Nevertheless, in the early 1980s, among other things, new branch chains, by turning away from the previously fixed price structures and through massive competition, ensured a significant cost reduction, which since then has brought the sometimes drastic profit margins of opticians under considerable pressure. Since then, the retail sector has been responding time and again with temporarily cheap offers or special promotions.
Correctionless sports and other special glasses of any kind are usually available from the appropriate specialist retailer or specialist provider.
Glasses care, disposal and recycling
The care of spectacle lenses, frames and other components usually results from their materials, whereby aggressive cleaning solutions or chemical components should be avoided because of the increased sensitivity of the surfaces. Glasses should be cleaned with damp or dry glasses cleaning cloths , in the case of coarse soiling or deposits, if necessary in an ultrasonic cleaning device .
Glasses that are no longer worn can be disposed of with household waste, as the materials used contain hardly any environmentally harmful substances. Alternatively, they can be given to an optician, who forwards them as a donation , for example . Many national and international aid organizations have initiated corresponding projects to enable better care for poor and needy sections of the population around the world. The "Eyewear Worldwide" campaign, sponsored by the German Catholic Association for the Blind, has been offering collection boxes since February 2018, which can be set up in eyewear shops in order to simplify the handing over of old glasses and to encourage the willingness to donate glasses. The Central Association of Opticians (ZVA) supports the setting up of the collection boxes.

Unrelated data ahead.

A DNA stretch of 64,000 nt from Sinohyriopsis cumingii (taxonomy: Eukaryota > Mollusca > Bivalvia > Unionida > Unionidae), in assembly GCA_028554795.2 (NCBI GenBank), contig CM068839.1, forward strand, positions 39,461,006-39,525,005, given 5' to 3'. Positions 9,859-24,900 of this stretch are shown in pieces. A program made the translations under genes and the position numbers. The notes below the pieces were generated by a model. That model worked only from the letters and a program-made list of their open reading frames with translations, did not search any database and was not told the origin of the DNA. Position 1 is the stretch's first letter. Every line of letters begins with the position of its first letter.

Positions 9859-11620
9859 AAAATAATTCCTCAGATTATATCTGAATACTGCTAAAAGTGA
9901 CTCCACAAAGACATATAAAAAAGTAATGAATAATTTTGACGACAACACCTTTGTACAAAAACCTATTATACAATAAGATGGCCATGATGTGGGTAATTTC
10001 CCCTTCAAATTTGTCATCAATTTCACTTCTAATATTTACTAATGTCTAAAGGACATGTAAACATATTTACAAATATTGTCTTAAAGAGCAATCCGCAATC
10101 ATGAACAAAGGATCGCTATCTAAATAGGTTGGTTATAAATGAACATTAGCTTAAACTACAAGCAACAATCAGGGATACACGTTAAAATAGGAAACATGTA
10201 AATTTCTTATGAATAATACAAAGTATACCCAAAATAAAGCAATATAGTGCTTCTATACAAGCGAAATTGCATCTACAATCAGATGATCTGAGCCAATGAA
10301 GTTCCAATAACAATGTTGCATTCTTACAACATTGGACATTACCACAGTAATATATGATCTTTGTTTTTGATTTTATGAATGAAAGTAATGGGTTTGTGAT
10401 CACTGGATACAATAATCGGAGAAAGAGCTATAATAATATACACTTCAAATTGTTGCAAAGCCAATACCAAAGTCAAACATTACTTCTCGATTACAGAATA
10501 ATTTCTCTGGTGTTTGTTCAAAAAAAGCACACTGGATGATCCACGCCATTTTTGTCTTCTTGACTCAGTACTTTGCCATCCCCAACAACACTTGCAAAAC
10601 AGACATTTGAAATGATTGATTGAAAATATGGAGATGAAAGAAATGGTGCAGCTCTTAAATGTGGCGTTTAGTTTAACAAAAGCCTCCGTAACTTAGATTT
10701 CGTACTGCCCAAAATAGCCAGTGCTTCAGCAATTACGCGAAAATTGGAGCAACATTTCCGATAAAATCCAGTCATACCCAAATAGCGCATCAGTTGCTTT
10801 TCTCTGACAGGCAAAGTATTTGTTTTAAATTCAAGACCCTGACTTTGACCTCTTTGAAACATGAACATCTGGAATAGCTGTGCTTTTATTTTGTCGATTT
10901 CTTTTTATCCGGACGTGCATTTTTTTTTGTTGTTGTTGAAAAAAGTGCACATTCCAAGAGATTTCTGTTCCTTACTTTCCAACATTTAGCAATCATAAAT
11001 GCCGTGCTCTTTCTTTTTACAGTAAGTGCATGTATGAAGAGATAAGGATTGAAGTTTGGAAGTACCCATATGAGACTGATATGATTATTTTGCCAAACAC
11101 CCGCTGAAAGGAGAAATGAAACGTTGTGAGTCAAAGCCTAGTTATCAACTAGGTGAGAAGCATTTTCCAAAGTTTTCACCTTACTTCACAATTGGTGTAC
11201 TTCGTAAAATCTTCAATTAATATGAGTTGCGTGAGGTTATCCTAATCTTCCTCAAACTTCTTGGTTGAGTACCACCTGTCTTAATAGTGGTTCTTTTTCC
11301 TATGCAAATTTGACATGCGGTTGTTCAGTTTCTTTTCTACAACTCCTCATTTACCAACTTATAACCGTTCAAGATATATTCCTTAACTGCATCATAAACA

Social and cultural significance
The social and economic aspect of glasses as an aid to increasing productivity and performance was discussed early on. The philosopher René Descartes (1596–1650) had already remarked:
"Our entire way of life depends on our senses, and because the sense of sight is the most comprehensive and noble of them, there is no doubt that all the inventions that enhance one's performance are among the most useful ones that can be imagined."
The glasses are one of those key inventions that established Europe's later superiority as early as the Middle Ages. In his book Prosperity and Poverty of Nations , the economic historian David S. Landes points out that the invention of glasses more than doubled the working life in professions where a good eye is important. This was important, for example, for scribes and editors, instrument and tool makers, weavers and metal workers. A doubling of the working life in specialized technical occupations corresponded to a doubling of the skilled workers, whereby the gain was actually even greater because of the greater experience of the older skilled workers. In addition, glasses also enabled the manufacture of more precise tools - the basis for the development of complicated machines and technical progress. According to Landes, Europe had a monopoly on lens manufacturing for almost 400 years.